This is our secret hiding place
Where our pasts stare back at us
While our futures tread water
Until the Big Spring arrives
Gentle storms in tow
The shutters fly open
The drawers all dance
Something more powerful than we know
Takes a hold and will not cease its grip
Until all the outgrown outfits we harbor
Are freely given
We learn to let go
Of what no longer fits
We adopt new looks
Finding them perfectly tailored
Our new home has no closets
We keep it all out in the open
Nothing and nowhere to hide
The truth is all we wear
in the river valley
defined by high rising bluffs
a city has taken off to the west.
Buildings now step up the hilly inclines
beacons of civilization
visible to ships far out on the prairie.
At the brink
of new eras dawning
Omaha awakens to its core
A new neighbor
introduced himself last week.
The pigeons took notice
and maybe a painter or two.
a cause not new
has a pulse
in the city today.
Even in dark recesses of winter
to add elements of awe.
We are, after all, proud hosts.
Up and over
is a city like many others.
Not so downtown.
You could fly a kite in my apartment.
The bricks that encase me are not suspect to quake.
Echoes of conquests past
and as the eagle returns
so does man
to soaring notions
of his own.
end of The East
at Council Bluffs
you’ve reached the end
out of trees
the Missouri River rambles
down from Dakota
and you know
to cross it is to go elsewhere
most drama seekers
find the stretch unbearable
but you need the poetry
of the Platte
in your veins
so you always pause to feed
with the South-bound cranes
Entering Fort Lauderdale
The back of my 32-year-old thighs
no longer command
from the gentlemanly class.
Now I work
behind a bar
in a Bam Bam outfit
and men still look.
I let them eye my dance
with cash and whiskey.
Some still offer me money
to go home with them.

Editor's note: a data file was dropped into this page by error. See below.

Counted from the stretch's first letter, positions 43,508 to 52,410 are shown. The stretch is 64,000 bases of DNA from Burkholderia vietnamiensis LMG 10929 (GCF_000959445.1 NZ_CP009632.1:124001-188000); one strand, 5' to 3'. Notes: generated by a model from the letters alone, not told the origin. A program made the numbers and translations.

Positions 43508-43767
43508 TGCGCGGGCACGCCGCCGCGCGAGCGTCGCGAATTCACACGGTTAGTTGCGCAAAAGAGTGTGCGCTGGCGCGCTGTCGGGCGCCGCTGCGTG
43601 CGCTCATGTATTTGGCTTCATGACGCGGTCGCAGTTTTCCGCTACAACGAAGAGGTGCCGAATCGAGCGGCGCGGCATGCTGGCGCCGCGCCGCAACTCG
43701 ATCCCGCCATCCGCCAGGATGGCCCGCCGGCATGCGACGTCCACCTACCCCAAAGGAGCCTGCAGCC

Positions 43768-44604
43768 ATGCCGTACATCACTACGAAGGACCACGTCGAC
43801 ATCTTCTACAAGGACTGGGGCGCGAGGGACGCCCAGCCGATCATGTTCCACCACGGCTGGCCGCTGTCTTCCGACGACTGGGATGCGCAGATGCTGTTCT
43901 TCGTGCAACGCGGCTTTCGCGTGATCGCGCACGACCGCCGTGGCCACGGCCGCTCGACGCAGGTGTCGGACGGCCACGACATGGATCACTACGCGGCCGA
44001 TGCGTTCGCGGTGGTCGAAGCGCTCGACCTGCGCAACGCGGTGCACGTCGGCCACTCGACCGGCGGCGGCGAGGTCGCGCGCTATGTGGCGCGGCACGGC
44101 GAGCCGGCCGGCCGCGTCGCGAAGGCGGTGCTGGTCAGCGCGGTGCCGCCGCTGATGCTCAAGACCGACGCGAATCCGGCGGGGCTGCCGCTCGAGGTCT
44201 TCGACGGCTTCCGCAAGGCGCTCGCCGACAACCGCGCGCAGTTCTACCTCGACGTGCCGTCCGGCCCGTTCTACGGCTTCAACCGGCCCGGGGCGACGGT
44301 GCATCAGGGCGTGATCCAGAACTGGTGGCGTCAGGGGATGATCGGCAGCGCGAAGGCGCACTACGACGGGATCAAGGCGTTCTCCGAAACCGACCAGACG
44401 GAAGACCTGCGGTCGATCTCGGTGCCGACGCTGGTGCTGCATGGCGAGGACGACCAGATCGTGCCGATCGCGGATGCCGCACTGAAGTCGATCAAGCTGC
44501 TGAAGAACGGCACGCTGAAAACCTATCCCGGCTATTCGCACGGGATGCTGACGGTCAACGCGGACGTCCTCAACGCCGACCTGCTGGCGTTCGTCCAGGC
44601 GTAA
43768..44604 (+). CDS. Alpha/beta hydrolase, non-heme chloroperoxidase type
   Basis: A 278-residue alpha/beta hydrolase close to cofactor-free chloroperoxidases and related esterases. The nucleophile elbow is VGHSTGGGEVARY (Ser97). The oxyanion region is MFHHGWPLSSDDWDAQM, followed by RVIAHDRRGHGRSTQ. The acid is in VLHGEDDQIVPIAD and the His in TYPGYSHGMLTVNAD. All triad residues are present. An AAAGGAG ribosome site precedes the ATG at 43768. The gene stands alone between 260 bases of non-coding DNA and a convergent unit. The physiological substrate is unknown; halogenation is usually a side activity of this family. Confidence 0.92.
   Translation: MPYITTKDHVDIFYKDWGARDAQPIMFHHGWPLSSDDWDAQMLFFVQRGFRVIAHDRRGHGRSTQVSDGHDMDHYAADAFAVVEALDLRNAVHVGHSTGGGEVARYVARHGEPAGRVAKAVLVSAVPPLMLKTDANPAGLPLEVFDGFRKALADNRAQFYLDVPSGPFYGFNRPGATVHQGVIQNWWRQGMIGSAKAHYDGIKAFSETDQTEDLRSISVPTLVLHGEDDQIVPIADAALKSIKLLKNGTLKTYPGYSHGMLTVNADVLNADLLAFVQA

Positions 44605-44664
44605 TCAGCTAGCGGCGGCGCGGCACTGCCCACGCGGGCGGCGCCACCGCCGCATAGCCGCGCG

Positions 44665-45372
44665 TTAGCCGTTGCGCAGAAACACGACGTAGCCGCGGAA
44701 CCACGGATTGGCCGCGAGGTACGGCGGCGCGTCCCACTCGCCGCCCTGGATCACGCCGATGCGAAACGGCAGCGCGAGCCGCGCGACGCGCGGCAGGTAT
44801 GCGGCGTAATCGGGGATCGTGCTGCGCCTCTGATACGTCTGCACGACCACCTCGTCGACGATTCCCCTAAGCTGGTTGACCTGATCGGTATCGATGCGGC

I say, “I’m not a whore, asshole.”
But I go home with them sometimes.
I take their money too.
It’s a free country.
Running On Batteries
At the great gathering of minds
Eyes all around me are downcast
Lost in the electronic maze of Xs and Os.
Fingers fly over QWERTY keys
Making meaning inside the ubiquitous machine.
Is this what we came all this way for?
Is this the new conversation
The Technorati loves to trumpet?
Here in the Austin Convention Center
There is no distance between souls.
No bridges need to be built.
Everyone is within earshot.
We can talk.
But to talk means unplugging from the machine
That forever demands to be fed.
I dare you, brave communicator
To walk these halls with no handheld friend.
I challenge you to sit still
And listen. You can type later.
Now is the time to connect,
Meeting Richard Ford
Even though his face sears
itself into your mind
blue eyes like campfire coals
it’s the shoes that give him away
Chuck Taylor high tops
on a man his age tend to pop
maybe not in a more colorful setting
but here we are in the corporate confines
of the Minneapolis airport
sitting across from each other
waiting for a shuttle to take us
90 miles to Rochester
where the best minds in medicine
can fix just about anything.
Ford has with him a weathered leather shoulder bag
the kind that only looks humble
you can tell it’s a comfort to him
when you’re finally seated in the van
he pulls from it a notebook
and starts scribbling madly
you finally say, “Excuse me, are you Richard Ford?”
The conversation between writers
does not appear to interest the other passengers
maybe they’ve not heard of Frank Bascombe
or worse, the Pulitzer Prize
perhaps they’re just shy
anyway it’s not Harrison Ford on his way
to the Mayo Clinic, it’s Richard Ford
who kindly puts his note taking on hold
to encourage you, a writer with no books to share.
The van pulls up in front of The Kahler
of course he’s staying here
you wonder if anyone inside will notice
his casual, but classic, footwear.